In his memoir of his period of tutelage under Alban Berg, Adorno writes that his teacher was not "above discussing the question of shaving. I, who considered the tedious procedure annoying, would have liked nothing better than a means to remove a beard once and for all, thus saving me the daily aggravation. In the true Altenbergian spirit Berg objected to such rationalism: what women liked about a smoothly shaven face was inseparable from the fact that they could feel the sprouting beard underneath. It was with such nuances that he discovered dialectics for himself." (TWA 25). I have always imagined Berg imparting this particular dialectical nuance to young Teddie in a burst of theatrically charged gusto bordering on fury. I picture Teddie and Berg strolling along the Graben or the Gentzgasse, with Berg suddenly interrupting their stroll, breaking away, and rushing ahead a few paces, sputtering in an underone all the while, "No, no, no, Wiesengrund, you just don't see what it's all about..." before halting and spinning around to face Teddie (thereby forcing him to a halt in turn); then, drawing his hand aloft in a rhetorical posture reminiscent of Rotwang as he remonstrates with old man Fredersen in Metroplis, exclaiming (in English, but with a raspy Bill Alexander German accent), "You see, women like to feel the beard SCHPROUTING underneath!" to the infinite bemusement of Teddie and passersby alike.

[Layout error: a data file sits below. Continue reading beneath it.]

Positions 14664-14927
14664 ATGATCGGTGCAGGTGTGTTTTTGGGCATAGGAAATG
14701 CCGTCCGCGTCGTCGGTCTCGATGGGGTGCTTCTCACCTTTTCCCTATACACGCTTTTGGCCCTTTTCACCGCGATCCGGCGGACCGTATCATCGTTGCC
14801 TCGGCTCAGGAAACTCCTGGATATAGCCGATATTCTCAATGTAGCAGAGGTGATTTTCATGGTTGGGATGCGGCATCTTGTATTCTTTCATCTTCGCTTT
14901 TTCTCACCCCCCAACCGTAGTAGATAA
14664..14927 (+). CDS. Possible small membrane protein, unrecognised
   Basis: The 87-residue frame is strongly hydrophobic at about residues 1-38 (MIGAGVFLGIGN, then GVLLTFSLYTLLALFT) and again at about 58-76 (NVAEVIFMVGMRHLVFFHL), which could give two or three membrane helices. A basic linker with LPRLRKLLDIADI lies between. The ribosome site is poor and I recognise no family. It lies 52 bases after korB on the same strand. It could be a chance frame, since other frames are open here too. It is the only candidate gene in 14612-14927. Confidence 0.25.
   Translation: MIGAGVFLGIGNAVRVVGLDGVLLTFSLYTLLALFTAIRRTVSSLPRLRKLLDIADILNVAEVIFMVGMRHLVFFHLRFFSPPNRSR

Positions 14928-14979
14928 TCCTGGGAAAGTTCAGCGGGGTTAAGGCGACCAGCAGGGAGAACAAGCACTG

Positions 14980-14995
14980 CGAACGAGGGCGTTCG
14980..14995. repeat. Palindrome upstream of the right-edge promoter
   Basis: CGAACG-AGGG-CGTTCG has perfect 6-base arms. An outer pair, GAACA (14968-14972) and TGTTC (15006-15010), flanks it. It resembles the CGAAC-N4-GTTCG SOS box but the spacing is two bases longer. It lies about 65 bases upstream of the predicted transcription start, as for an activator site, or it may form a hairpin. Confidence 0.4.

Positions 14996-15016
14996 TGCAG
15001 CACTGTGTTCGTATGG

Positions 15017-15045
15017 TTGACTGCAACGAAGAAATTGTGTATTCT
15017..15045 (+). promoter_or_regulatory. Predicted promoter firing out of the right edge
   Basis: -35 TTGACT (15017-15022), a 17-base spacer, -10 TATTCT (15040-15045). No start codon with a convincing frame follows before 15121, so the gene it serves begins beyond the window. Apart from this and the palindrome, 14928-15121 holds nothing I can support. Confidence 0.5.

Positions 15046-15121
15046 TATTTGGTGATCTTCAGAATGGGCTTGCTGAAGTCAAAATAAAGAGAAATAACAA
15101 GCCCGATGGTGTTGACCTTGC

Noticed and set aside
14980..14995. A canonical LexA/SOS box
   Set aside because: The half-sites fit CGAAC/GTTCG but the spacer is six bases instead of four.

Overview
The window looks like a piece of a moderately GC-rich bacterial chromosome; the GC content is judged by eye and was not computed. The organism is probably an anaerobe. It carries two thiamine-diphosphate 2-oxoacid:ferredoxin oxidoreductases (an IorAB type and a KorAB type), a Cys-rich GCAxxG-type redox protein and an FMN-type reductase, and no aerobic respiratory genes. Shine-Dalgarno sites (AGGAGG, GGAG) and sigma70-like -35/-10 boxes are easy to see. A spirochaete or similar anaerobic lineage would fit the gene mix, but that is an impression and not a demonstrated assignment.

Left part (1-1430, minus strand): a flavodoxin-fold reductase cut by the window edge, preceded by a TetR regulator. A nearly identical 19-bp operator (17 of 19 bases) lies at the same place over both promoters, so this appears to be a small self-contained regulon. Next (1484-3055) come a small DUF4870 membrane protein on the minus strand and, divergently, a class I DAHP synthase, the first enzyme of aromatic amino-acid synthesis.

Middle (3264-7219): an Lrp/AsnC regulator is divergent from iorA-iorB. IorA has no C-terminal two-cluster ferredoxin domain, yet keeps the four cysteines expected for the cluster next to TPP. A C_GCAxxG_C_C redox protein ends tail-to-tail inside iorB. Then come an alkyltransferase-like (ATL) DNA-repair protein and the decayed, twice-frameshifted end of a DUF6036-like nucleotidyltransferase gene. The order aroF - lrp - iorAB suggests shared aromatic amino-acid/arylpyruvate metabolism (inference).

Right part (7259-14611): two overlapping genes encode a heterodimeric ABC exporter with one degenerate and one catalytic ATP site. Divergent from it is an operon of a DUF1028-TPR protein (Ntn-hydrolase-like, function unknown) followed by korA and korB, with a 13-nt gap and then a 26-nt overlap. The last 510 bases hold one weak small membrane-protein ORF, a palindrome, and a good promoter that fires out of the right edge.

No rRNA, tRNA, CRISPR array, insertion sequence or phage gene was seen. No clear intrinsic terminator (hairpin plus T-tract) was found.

Probably it didn't happen that way. Then again, whoever might have been able to prove that it didn't is presumably long dead.